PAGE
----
Banks should be afraid, the disruption of financial services has only just begun
Banking will undergo a revolution such as that seen on high street travel, betting and book-selling
By Simon Champ
3:45PM BST 22 Aug 2015
We are becoming used to doing more of our banking online or on mobiles – in fact it has probably been some time since many of us actually set foot in a high street bank branch. This might lead you to conclude that the internet has shaken up or disrupted the banking sector.
But actually banking hasn’t even begun to be disrupted in the same way that the likes of Expedia, Betfair and Amazon have transformed the face of high street travel, betting and book-selling respectively.
That is changing with the growth of peer-to-peer or market-place lending platforms which connect borrowers and savers.
The opportunity for growth in these platforms is phenomenal. The Liberum AltFi Volume Index, which tracks peer-to-peer lending, puts cumulative lending in the UK at £4.3bn. Not bad for a sector that is only celebrating its 10th anniversary this year. But when you compare this to the total amount of lending in the UK economy, it is clear the industry is only getting started.
I believe there are three waves of disruption spurring the growth of peer-to-peer lending.
In 10 years’ time, I believe peer-to-peer lending will be the accepted way for people or businesses to borrow money
The second disruptive wave was regulation. The refrain is often that regulation stifles financial services. In fact a robust regulatory framework has been extremely positive for the peer-to-peer industry.
Photo: Bloomberg News
We are just at the start of the high street banking revolution.
One of the main regulatory issues is that banks are leveraged institutions, which means they lend out far more than they take in deposits. Of course this delivers higher returns in the good times but, as the financial crisis showed, it exacerbates losses as well. Peer to peer isn’t leveraged in this way – platforms are matching borrowers and lenders pound for pound. So at its heart it carries less systemic risk than the traditional banking sector.
It was, however, with the final disruptive wave that peer-to-peer lending really began to flourish. And that was in many ways the simplest one – the availability of traditional data about borrowers. We’ve always shared large amounts of data on ourselves with banks, and they would share it only among themselves or with credit agencies such as Experian.
That has now changed completely. There are many new bits of data available about each of us today that banks have not embraced, and the traditional data they do have is no longer proprietorial, allowing new platforms and lenders to make better lending decisions than the incumbents.
Cost plays a huge part too. Banks and credit card companies have high costs that they need to cover – RBS has over 100,000 employees whose wages it needs to pay and the way they try to reduce those costs is to offer consumers a one-size-fits-all product.
Consider this: when I graduated from university I took out a credit card with an APR of 19.9pc – at this point I had not starting working and had a lot of debt sitting behind me. Today I actually still have that same credit card in my wallet and it still charges me 19.9pc APR if I keep a credit balance.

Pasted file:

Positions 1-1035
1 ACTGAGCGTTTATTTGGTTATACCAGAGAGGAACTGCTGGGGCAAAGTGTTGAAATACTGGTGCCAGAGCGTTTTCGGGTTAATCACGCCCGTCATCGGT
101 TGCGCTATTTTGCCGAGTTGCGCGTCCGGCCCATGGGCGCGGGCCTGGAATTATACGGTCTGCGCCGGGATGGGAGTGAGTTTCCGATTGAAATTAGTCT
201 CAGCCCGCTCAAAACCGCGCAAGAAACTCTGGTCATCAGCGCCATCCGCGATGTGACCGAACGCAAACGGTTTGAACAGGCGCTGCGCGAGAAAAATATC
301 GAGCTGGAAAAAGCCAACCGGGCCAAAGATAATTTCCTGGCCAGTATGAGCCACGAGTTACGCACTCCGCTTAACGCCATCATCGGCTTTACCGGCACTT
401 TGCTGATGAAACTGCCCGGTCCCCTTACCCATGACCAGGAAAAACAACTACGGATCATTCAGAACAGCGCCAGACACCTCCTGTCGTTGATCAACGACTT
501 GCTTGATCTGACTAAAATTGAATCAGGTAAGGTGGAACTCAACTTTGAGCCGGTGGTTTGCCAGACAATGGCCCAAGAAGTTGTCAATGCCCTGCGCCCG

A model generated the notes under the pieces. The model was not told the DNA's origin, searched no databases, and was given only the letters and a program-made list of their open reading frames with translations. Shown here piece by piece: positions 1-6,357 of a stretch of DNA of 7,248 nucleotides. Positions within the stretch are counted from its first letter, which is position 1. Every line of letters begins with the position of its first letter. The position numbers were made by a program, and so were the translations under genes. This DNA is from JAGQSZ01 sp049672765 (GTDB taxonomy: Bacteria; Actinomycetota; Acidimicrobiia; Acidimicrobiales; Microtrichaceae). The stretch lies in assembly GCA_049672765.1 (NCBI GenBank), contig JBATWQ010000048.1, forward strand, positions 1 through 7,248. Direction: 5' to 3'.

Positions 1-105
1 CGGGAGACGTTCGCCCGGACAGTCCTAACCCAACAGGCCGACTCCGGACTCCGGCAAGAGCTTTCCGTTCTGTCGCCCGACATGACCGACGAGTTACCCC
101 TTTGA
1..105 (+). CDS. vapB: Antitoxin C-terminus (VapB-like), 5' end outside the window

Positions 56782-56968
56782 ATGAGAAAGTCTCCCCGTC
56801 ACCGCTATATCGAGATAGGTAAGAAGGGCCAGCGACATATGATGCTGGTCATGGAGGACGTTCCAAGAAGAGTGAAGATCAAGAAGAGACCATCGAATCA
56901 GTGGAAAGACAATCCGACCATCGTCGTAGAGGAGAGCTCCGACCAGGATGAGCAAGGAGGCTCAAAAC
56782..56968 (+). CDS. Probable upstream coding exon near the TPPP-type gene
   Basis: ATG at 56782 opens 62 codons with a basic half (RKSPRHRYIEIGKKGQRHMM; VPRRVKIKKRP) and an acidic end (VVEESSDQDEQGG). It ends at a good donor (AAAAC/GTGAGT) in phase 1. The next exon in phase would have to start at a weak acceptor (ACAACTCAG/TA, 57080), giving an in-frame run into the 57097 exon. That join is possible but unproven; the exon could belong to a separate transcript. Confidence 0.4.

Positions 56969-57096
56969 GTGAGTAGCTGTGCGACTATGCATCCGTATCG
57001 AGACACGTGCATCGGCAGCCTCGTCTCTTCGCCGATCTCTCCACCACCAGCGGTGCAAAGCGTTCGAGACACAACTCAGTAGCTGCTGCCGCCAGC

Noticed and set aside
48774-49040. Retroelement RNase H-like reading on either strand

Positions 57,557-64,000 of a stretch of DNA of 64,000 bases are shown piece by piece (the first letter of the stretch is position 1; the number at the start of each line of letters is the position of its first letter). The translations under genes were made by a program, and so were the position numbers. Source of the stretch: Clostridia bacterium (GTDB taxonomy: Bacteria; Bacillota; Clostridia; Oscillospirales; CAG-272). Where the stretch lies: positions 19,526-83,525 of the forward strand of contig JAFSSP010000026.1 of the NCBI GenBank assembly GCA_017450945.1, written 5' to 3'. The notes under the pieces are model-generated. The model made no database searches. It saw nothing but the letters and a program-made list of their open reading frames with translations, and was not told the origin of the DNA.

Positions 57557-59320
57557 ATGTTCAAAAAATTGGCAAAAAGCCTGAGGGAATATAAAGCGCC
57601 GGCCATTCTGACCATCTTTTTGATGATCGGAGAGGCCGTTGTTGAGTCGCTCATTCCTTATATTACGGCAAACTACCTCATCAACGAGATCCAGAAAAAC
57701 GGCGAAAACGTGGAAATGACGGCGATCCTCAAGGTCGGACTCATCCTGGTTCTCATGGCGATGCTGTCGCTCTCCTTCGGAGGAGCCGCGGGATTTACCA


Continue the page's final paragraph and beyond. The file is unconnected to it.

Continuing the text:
According to the bank, my credit risk profile hasn’t changed in two decades of employment; that can’t be right. We wouldn’t expect all drivers to pay the same car insurance premium – there is a risk-based approach to pricing whereby a new young driver pays more than an experienced driver. There are very few businesses that survive if they don’t adapt their products to the changing needs of their consumers.
On a peer-to-peer platform, different borrowers, whether that is an individual or an SME, will pay a different rate of interest. And lenders can choose how much risk to take on.
As an investor in the peer-to-peer sector through our listed company P2P Global Investments plc, the amount of data we can access is incredible – we can see hundreds of data points on each prospective borrower.
For example, we have found that people who seek to borrow money
on a Sunday (when banks are closed) can be a statistically better credit risk than those who borrow on any other day. Why should that be? Our belief is that it points towards someone being in full-time professional employment and who is organised and responsible to arrange their finances at the weekend, rather than doing it from their work computer during normal office hours.
The combination of these disruptive waves should have banks worried and I believe they are.
One of the most vocal responses has been to claim that lenders on a peer-to-peer platform don’t understand what they are doing. I disagree. If you go on the website of Zopa, Funding Circle or Ratesetter, they explain very clearly what they are offering.
And what should worry banks even more is the proliferation of businesses looking to eat into their margins in other areas. Anyone considering transferring money abroad should look at World First or Transferwise before they go to their bank.
That is why it is clear to me that we are just at the start of the high street banking revolution.
Amazon, eBay and Expedia are today about 20 years old, Betfair a little younger, and all have changed the face of the markets they serve beyond all recognition.
In another 10 years’ time I believe peer-to-peer lending will become the accepted way for people or businesses to borrow money.
The true disruption of banking is only just starting.